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Nervous System



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The pupil is the central aperture or opening of the iris of the eye. It allows light to enter the eyeball and hit the retina. Thus, the pupil appears black, since light entering the eyeball is absorbed by the retina. The diameter of the pupil varies continuously in order to regulate the amount of light entering the eye. This is known as the pupillary light reflex.

In humans, the pupil is round, however, in some species, such as cats and goats, the pupil has vertical or horizonal splits, respectively.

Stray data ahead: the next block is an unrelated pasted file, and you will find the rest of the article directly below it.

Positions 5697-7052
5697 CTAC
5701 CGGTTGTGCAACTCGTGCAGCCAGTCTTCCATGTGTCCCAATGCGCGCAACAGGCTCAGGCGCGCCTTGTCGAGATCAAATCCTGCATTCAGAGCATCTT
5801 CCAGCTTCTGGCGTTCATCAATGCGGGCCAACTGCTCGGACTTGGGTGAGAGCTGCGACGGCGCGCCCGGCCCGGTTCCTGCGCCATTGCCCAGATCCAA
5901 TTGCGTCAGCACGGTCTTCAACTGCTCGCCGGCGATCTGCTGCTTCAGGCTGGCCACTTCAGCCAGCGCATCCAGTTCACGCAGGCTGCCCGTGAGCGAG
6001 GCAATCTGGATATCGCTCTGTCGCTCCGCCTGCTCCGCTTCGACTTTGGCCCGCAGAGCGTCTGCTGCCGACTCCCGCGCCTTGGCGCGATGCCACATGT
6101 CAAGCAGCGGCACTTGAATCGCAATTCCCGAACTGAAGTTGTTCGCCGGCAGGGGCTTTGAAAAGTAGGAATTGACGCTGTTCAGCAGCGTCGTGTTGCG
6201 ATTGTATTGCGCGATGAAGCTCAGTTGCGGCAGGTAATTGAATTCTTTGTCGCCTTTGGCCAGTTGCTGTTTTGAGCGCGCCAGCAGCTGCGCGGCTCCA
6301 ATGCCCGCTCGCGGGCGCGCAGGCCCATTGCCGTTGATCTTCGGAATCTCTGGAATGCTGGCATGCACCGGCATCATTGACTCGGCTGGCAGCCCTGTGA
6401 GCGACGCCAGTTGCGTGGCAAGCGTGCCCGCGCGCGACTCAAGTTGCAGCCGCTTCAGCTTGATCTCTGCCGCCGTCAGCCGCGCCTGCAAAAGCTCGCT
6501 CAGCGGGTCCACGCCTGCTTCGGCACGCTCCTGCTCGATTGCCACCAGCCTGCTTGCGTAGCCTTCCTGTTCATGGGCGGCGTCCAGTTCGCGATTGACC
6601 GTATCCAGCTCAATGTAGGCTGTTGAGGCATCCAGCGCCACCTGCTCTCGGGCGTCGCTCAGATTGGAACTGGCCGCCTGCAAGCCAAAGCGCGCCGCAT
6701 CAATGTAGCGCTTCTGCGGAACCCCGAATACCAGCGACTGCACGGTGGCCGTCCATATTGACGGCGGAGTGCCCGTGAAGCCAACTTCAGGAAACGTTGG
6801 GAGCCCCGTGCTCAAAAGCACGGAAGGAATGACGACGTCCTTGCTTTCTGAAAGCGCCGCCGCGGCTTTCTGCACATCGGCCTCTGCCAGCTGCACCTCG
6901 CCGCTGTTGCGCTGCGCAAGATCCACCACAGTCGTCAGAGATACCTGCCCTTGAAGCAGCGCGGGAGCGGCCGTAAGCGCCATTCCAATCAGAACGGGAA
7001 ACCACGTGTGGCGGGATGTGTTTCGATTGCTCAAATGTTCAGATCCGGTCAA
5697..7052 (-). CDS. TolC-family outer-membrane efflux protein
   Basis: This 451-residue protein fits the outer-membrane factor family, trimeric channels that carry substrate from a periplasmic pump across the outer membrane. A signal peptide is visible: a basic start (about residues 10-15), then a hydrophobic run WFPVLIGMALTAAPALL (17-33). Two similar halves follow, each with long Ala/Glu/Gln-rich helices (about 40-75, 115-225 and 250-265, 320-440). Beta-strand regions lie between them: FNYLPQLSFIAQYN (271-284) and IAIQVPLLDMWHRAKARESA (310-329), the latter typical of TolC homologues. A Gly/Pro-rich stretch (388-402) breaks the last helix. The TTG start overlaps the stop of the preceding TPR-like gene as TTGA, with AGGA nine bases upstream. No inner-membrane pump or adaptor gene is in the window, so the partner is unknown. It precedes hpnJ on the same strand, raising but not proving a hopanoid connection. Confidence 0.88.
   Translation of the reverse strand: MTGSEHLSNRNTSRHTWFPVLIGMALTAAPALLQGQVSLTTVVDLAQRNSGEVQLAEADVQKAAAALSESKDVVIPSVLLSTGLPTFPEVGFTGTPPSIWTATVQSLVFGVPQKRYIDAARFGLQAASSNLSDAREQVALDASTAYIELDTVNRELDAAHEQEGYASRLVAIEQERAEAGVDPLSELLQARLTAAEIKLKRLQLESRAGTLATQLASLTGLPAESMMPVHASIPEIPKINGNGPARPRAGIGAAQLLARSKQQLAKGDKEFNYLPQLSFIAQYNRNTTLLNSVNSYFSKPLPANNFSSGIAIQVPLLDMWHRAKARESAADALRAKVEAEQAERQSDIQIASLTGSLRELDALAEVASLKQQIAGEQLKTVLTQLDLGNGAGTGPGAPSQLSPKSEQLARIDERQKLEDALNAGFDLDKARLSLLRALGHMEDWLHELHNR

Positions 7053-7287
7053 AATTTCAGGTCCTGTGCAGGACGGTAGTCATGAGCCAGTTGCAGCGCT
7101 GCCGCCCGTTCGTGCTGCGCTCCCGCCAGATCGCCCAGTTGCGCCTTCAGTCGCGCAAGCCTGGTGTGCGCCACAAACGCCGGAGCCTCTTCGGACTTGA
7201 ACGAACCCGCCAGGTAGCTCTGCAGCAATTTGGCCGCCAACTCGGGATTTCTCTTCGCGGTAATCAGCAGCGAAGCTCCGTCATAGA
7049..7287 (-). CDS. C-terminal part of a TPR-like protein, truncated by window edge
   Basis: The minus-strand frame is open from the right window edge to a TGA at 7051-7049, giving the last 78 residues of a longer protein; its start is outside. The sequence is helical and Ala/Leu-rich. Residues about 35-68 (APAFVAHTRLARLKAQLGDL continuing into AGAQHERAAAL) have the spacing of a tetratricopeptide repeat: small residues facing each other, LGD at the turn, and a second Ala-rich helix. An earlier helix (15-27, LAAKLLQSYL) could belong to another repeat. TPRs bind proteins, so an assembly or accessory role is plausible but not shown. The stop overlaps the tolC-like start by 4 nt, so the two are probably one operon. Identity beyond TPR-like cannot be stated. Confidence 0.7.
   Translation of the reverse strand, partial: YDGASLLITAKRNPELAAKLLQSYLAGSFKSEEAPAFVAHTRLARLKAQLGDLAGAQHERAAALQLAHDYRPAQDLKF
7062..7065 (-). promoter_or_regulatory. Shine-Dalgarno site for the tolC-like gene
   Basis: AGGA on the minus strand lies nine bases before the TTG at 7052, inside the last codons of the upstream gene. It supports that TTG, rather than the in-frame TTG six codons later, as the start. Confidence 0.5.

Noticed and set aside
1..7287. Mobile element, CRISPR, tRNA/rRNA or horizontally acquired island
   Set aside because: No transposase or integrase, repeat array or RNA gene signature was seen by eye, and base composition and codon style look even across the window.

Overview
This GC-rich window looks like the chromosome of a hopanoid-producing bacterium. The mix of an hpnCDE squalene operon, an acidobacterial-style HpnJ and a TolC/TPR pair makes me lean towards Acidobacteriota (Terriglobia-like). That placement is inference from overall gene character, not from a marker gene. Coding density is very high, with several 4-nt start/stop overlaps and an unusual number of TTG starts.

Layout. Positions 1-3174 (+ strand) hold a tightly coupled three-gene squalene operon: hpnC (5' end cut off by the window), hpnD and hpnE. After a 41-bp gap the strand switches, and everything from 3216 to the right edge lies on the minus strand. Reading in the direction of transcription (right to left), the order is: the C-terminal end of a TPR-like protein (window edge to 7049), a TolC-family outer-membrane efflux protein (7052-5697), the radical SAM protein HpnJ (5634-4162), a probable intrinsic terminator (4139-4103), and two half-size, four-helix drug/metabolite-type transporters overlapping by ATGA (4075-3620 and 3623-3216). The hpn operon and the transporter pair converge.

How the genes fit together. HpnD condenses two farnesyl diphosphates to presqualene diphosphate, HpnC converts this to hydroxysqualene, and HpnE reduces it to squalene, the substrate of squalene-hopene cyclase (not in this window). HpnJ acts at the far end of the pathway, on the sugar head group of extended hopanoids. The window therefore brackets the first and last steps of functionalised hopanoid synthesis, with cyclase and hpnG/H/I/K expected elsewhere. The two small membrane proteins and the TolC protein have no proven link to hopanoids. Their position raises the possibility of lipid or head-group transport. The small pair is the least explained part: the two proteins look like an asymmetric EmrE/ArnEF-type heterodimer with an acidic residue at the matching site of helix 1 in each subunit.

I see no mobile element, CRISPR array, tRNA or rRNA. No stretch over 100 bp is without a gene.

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Related parts of the anatomy

Key Features & Anatomical Relations

The pupil is located at the center of the iris, with the lens of the eye located directly behind it. The diameter of the pupil is regulated by the iris and is controlled by two involuntary muscles, the sphincter pupillae and dilator pupillae muscles. The sphincter pupillae, which is arranged circularly, decreases the diameter of the pupil i.e. constricts the pupil, while the dilator pupillae muscle, which is radially arranged, increases the diameter of the pupil.


The pupil allows for the entry of light into the eye.

List of Clinical Correlates

- Mydriasis

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